Defendants from a cryptocurrency services company charged with fraud by the CFTC are pushing back against the the agency’s assertion that cryptocurrencies are commodities.
In January, the CFTC charged My Big Coin Pay Inc, Randall Crater, Mark Gillespie and other associated parties with fraud and misappropriation of funds, alleging that they swindled more than $6 million from their customers through the sale of My Big Coins.
The CFTC subsequently sent a notice of “supplemental legal authority” to the defendants in March, after a judge in another case affirmed the commission’s definition of cryptocurrencies as commodities.
On Tuesday, the defendants, excepting Gillespie, fired back in a filing opposing the CFTC’s motion for a preliminary injunction against them. They argue that under the Commodity Exchange Act (CEA) and other regulations, cryptocurrencies only constitute commodities when futures contracts are dealt on them – as with bitcoin, for example.
“While cryptocurrencies on which futures are dealt in are no doubt subject to CEA and CFTC Regulation,” the filing reads, “there are no futures on My Big Coin so it is not a commodity as that term is defined in the CEA and CFTC Regulations.”
It explains further:
“As a virtual currency, with no physical or tangible existence, My Big Coin (and other virtual currencies) is not a ‘good’ or an ‘article.’ Instead, virtual currencies represent a set of ‘services, rights and interests.’ But, per the plain language of the CEA, intangible ‘services, rights and interests’ are only included in the CEA’s definition of the term ‘commodity’ if there are futures contracts traded on them. The only virtual currency on which futures contracts are traded is bitcoin.”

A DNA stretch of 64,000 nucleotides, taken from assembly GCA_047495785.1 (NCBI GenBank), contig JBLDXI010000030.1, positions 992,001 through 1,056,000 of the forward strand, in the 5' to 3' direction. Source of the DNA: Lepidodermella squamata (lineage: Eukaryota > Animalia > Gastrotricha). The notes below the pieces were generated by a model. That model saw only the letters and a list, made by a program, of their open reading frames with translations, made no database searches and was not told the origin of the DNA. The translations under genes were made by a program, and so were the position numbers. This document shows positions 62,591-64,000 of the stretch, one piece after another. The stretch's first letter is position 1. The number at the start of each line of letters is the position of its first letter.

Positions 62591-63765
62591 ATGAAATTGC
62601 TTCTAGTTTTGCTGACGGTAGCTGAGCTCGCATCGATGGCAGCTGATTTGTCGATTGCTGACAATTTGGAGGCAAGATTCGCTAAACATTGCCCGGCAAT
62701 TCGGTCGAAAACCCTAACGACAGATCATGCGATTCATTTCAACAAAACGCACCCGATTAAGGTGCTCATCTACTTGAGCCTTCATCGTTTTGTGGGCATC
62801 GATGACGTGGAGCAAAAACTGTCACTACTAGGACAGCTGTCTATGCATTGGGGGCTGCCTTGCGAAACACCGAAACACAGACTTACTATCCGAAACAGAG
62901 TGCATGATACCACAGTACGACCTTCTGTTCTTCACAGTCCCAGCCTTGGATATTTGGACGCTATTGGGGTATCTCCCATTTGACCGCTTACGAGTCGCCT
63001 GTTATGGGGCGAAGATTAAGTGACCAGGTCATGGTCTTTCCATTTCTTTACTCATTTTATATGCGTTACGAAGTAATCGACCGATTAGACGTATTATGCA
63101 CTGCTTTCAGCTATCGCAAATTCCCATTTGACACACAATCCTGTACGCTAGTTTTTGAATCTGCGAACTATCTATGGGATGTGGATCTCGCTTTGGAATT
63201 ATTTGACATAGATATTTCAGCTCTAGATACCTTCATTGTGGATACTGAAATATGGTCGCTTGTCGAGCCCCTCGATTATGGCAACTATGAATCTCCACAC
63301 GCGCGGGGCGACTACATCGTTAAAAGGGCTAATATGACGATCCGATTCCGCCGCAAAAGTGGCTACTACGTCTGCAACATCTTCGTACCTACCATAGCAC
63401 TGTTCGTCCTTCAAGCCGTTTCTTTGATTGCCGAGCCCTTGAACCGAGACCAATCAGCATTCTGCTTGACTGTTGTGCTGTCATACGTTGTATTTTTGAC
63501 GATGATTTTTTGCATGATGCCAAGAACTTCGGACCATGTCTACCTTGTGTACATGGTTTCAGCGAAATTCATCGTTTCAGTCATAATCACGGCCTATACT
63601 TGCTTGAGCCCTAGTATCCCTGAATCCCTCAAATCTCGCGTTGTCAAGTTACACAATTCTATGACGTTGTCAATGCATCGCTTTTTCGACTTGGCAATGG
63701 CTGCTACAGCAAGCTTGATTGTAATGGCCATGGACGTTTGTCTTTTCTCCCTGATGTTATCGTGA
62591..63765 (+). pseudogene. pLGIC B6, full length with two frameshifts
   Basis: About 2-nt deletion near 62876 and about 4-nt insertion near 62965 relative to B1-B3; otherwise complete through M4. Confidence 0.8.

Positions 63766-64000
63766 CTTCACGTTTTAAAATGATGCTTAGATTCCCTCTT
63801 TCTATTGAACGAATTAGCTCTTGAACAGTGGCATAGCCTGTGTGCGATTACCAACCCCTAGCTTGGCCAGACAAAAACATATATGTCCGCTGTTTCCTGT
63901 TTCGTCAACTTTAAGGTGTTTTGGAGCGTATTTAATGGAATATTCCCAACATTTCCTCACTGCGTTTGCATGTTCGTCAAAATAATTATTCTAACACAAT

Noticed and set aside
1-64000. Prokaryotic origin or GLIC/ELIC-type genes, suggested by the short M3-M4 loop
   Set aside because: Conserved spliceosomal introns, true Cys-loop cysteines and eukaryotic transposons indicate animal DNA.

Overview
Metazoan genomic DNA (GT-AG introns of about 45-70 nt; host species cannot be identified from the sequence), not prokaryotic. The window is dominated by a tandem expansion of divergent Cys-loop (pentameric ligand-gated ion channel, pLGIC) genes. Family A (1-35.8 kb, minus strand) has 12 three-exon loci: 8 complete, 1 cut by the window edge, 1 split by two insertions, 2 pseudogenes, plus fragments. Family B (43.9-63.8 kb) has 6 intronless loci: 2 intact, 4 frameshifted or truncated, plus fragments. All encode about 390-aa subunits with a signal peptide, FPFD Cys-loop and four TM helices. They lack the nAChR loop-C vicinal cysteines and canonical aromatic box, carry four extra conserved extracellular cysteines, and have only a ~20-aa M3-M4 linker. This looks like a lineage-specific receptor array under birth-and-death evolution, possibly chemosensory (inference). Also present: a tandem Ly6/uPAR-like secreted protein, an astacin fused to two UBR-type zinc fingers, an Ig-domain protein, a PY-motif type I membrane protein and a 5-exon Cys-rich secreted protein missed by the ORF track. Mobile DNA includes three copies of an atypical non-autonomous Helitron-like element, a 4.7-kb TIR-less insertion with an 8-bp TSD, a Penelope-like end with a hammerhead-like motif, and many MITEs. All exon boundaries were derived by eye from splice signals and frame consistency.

The defendants’ lawyers argue further that the CFTC’s January notice of supplemental legal authority misinterpreted the aforementioned judge’s decision, and that the judge acknowledged the “futures requirement” in his ruling.
In another notable development, recent filings show that Crater has hired a former senior trial attorney at the CFTC’s Enforcement Division, Katherine Cooper.
In March, Cooper penned a blog post for the Blockchain Law Center considering the judge’s affirmation of the CFTC’s definition of cryptocurrencies as commodities, and outlined an argument similar to that of the defendants’ filing.
She conjectured that the court’s potentially contradictory definition of a commodity could be the result of it “reasoning that if one virtual currency has a futures contract trading on it, then all other virtual currencies are ‘goods … in which contracts for future delivery are presently or in the future dealt in.'”
She closed her post with a now timely conclusion:
“It remains to be seen then how a court would rule if it had the benefit of a robust, critical analysis of the CFTC’s theory proffered on behalf of a defendant.”
View the filing below
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